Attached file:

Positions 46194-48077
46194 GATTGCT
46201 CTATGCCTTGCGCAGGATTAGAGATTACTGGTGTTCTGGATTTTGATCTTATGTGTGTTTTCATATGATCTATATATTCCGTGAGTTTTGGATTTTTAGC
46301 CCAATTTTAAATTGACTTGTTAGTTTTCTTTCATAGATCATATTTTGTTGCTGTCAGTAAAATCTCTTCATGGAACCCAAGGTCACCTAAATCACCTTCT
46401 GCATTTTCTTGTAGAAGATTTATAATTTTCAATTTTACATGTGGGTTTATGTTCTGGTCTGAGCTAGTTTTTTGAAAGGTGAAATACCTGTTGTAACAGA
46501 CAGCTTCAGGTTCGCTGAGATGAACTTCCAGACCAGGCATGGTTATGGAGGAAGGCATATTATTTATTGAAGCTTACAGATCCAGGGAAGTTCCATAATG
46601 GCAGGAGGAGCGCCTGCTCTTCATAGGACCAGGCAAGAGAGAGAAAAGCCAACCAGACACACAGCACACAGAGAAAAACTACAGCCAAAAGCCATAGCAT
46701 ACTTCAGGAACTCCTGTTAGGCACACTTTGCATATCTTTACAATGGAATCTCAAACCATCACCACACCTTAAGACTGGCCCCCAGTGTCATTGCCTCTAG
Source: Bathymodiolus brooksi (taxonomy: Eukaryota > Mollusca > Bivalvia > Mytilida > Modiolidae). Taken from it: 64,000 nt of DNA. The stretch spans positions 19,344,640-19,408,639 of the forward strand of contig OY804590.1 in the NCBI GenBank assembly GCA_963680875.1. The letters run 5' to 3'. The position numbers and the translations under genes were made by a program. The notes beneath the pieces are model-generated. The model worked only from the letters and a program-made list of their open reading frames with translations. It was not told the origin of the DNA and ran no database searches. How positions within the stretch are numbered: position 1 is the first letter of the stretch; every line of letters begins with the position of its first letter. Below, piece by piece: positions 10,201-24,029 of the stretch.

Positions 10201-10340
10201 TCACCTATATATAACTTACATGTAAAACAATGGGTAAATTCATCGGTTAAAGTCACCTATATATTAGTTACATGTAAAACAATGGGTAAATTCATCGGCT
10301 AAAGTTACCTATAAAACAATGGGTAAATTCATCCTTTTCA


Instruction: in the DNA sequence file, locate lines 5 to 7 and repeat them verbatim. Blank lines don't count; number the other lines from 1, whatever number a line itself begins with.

46401 GCATTTTCTTGTAGAAGATTTATAATTTTCAATTTTACATGTGGGTTTATGTTCTGGTCTGAGCTAGTTTTTTGAAAGGTGAAATACCTGTTGTAACAGA
46501 CAGCTTCAGGTTCGCTGAGATGAACTTCCAGACCAGGCATGGTTATGGAGGAAGGCATATTATTTATTGAAGCTTACAGATCCAGGGAAGTTCCATAATG
46601 GCAGGAGGAGCGCCTGCTCTTCATAGGACCAGGCAAGAGAGAGAAAAGCCAACCAGACACACAGCACACAGAGAAAAACTACAGCCAAAAGCCATAGCAT